Joachim Koester’s Video Captures the Dance of the Wild West
THE DAILY PIC: The Danish artist gets at how gunmen moved, and move us.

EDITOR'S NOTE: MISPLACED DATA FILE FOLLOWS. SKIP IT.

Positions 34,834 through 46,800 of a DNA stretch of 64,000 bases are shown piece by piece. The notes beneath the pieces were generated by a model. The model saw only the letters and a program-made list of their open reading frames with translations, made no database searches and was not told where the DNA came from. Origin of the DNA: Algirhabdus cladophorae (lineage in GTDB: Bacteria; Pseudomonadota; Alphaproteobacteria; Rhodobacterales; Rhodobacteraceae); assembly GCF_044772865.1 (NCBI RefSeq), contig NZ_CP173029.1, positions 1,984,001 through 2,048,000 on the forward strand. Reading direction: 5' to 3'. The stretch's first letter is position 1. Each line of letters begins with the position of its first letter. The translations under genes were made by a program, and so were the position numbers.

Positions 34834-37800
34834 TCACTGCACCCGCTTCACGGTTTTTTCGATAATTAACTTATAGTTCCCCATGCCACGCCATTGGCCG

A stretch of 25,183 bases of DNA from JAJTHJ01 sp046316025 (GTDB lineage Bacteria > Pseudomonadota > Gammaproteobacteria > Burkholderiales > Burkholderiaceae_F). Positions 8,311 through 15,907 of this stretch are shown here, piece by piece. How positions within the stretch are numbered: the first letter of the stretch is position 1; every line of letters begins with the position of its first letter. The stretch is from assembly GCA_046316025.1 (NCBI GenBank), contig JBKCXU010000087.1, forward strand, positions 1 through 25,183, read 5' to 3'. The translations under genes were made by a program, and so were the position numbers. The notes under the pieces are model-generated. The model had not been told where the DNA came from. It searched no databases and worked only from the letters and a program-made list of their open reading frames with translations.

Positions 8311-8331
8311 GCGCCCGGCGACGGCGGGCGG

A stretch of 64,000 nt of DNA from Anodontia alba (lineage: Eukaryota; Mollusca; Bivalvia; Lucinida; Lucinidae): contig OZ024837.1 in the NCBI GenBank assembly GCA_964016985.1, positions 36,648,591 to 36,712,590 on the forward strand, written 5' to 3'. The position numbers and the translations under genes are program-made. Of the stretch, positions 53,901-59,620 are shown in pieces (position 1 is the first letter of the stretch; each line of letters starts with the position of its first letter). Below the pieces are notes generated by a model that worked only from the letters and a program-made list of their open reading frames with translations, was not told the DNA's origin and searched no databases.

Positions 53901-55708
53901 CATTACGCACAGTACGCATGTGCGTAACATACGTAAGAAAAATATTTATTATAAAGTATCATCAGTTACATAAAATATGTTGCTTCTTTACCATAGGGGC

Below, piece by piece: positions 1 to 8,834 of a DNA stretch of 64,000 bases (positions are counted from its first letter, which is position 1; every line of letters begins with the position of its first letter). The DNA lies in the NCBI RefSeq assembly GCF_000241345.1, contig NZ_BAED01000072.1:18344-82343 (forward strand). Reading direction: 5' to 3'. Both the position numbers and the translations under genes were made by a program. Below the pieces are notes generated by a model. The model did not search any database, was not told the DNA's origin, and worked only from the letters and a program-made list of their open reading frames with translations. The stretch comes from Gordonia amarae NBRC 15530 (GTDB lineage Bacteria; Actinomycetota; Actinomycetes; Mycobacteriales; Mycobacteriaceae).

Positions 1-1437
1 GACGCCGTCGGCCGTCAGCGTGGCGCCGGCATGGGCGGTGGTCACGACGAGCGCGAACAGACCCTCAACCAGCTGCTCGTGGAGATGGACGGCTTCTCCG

THE DAILY PIC: This is a still from a wild “cowboy video” by Danish artist Joachim Koester that was recently screening at Greene Naftali gallery in New York. (Click on my image to see a clip.) Koester’s piece is called The Place of Dead Roads, and it presents four figures out of the Wild West going through the motions of preparing to duel it out. I mean “going through the motions” very literally: It’s as though they’ve gathered into their own bodies all the little twitches and tics that gunslingers have displayed over the last century of Hollywood westerns; they run through the entire repertoire, at high speed, during the video’s half hour. If you’ve ever watched footage of Chinese peasants or Maasai warriors, you’ll know that our most basic bodily posture and motions are shaped by the culture we’re born into. I remember, as a seven- or eight-year-old, walking away from every western movie with a body that felt different–more gun-ready–than when I went in, and feeling a cowboy’s swagger in my walk and a shooter’s twitch in my fingers. Koester has, miraculously, captured all that in his piece–made all the more potent because it shows both men and women infected by the Wild West’s peculiar Saint Vitus Dance. (Speaking of dance, this seems to me to be a great example of where the best of it is tending these days.)
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